The Federal Deposit Insurance Corporation (FDIC) reported that aggregate net income of commercial banks in the United States was $36 billion, a 3.9% decline from $37.5 billion in the same period last year.
According to the FDIC, it is the first time for U.S. banks to record a year-over-year decline in aggregate income in 17 quarters since the second quarter of 2019. The primary reason for the decline is the $4 billion increase in litigation expenses of one bank.
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Banks generally improving despite net income decline
The FDIC also said that the lower revenue from lesser mortgage activity and lower profits from asset sales also contributed to the decline in the earnings of the banks. Fifty percent (50%) out of the 6,891 insured financial institutions reported a year-over-year increase in earnings. The rate of banks that reported losses fell from 10.7% to 8.6%.
In a statement, FDIC Chairman Martin J. Gruenberg said, “Most of the positive trends we have been seeing in industry performance continued in the third quarter. Fewer institutions reported quarterly losses, lending grew at a modest pace, credit quality continued to improve, more banks came off the ‘Problem List,’ and fewer banks failed.”
The FDIC noted that the average return on assets (ROA), the basic gauge for profitability dropped from 1.06% to 0.99% and the average return on equity (ROE) decline from 9.35%to 8.92%.
The total net operating revenue for the third quarter fell by 3.6% to $163.3 billion due to a $4.7 billion and $1.3 billion decline in non-interest income and interest income respectively.
During the quarter, the average net interest margin was 3.26%, almost close to the lowest level of interest margin at 3.20% in the fourth quarter of 2006. The average net interest margin in the third quarter a year earlier was 3.42%.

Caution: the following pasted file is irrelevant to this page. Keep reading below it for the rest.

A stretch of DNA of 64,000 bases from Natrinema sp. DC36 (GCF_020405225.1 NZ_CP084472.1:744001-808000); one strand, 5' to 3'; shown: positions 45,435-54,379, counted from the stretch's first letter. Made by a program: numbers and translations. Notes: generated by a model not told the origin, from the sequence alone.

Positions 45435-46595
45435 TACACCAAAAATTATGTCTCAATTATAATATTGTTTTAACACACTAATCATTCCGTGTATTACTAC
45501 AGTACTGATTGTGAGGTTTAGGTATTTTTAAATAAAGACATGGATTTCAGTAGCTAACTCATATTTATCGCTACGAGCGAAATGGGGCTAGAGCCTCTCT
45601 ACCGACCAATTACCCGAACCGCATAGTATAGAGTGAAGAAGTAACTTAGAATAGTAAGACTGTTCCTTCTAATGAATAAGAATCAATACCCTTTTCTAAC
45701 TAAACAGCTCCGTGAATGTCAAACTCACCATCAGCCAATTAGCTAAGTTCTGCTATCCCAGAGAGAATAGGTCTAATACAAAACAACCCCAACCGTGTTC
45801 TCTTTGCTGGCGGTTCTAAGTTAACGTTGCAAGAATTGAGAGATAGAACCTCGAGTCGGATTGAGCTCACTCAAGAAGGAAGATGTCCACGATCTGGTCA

The total non-interest expenses increased 1.9% to $2 billion due to the $4 billion litigation expenses at one large bank. According to the FDIC, the banks allocated $5.8 billion for loan losses. The figure is 60.4% lower than the amount set aside for such purposes last year, and the lowest quarterly loss provision reported by the banking industry since the third quarter of 1999.
“Problem banks” list continues to shorten
The FDIC noted that the amount of loan balances rose by $69.7 billion during the period. According to the firm, all major loan categories excluding 1-4 family residential real estate loans grew. On the other hand, car loan balances climbed by $10.6 billion, multi-family residential estate loans went up by $8.1 billion, while loans to states and municipalities rose by $7.5 billion. Credit card balances were higher by $7.5 billion. Meanwhile, the home equity lines of credit dropped by $10.9 billion.
The total loan and lease balances were $224 billion over that past 12 months that ended September 30. According to FDIC, the number of banks under the “Problem List” continued to decline from 553 to 515 during the period.